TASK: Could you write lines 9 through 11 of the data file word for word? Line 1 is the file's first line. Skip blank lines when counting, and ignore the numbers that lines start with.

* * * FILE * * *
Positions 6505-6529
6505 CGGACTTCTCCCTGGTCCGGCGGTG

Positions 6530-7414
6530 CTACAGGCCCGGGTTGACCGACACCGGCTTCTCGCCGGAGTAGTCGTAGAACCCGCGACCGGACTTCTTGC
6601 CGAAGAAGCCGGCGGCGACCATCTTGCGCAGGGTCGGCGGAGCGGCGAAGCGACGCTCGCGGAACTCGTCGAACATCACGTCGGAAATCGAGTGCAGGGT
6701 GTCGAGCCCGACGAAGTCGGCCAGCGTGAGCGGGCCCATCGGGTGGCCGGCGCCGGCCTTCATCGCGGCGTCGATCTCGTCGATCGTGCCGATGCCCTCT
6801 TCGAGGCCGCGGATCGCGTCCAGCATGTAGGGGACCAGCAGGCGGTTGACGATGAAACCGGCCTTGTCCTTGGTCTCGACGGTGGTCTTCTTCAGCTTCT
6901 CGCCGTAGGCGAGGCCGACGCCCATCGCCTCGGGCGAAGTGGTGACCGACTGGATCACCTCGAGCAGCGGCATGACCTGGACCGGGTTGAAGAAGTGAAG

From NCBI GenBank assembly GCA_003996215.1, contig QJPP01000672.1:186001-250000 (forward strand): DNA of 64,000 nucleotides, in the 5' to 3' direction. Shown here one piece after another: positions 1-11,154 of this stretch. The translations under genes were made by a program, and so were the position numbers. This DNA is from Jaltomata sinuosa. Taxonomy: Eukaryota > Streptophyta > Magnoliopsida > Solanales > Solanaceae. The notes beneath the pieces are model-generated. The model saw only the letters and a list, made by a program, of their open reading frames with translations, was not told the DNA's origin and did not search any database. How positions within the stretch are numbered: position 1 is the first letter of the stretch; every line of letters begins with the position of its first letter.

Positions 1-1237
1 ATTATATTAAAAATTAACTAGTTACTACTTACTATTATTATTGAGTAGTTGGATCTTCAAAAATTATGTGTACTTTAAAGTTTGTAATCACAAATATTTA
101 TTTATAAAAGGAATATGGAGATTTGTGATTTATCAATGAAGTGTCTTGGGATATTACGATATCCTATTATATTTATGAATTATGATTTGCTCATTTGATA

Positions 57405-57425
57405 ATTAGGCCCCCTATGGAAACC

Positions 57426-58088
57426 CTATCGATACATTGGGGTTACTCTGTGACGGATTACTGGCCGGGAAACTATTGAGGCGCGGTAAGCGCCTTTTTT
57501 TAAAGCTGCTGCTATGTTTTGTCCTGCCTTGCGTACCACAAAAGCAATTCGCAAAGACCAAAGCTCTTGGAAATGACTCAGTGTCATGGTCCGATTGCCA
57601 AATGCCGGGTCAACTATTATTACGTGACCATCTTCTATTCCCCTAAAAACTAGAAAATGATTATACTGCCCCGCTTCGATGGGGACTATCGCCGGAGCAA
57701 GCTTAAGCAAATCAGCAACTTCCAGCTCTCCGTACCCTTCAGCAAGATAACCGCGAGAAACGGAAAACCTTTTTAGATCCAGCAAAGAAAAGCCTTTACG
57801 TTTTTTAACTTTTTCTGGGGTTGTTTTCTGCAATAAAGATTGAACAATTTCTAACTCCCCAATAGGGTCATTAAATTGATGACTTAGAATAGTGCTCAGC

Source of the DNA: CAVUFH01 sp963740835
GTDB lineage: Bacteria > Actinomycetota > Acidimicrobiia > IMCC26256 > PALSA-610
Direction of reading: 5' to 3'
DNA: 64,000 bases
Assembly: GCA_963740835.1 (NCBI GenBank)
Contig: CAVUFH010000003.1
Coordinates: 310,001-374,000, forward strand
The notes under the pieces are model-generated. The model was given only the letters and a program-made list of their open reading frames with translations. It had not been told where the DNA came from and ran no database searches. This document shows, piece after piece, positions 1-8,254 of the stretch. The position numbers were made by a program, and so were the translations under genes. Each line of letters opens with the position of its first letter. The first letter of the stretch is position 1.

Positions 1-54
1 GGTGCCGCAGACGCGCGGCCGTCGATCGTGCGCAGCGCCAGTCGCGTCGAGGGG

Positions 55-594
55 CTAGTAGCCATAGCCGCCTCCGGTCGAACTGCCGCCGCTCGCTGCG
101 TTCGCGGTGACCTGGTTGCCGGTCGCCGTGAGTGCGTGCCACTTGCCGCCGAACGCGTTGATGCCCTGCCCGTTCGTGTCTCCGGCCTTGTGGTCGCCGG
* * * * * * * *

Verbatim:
From NCBI GenBank assembly GCA_003996215.1, contig QJPP01000672.1:186001-250000 (forward strand): DNA of 64,000 nucleotides, in the 5' to 3' direction. Shown here one piece after another: positions 1-11,154 of this stretch. The translations under genes were made by a program, and so were the position numbers. This DNA is from Jaltomata sinuosa. Taxonomy: Eukaryota > Streptophyta > Magnoliopsida > Solanales > Solanaceae. The notes beneath the pieces are model-generated. The model saw only the letters and a list, made by a program, of their open reading frames with translations, was not told the DNA's origin and did not search any database. How positions within the stretch are numbered: position 1 is the first letter of the stretch; every line of letters begins with the position of its first letter.

Positions 1-1237
1 ATTATATTAAAAATTAACTAGTTACTACTTACTATTATTATTGAGTAGTTGGATCTTCAAAAATTATGTGTACTTTAAAGTTTGTAATCACAAATATTTA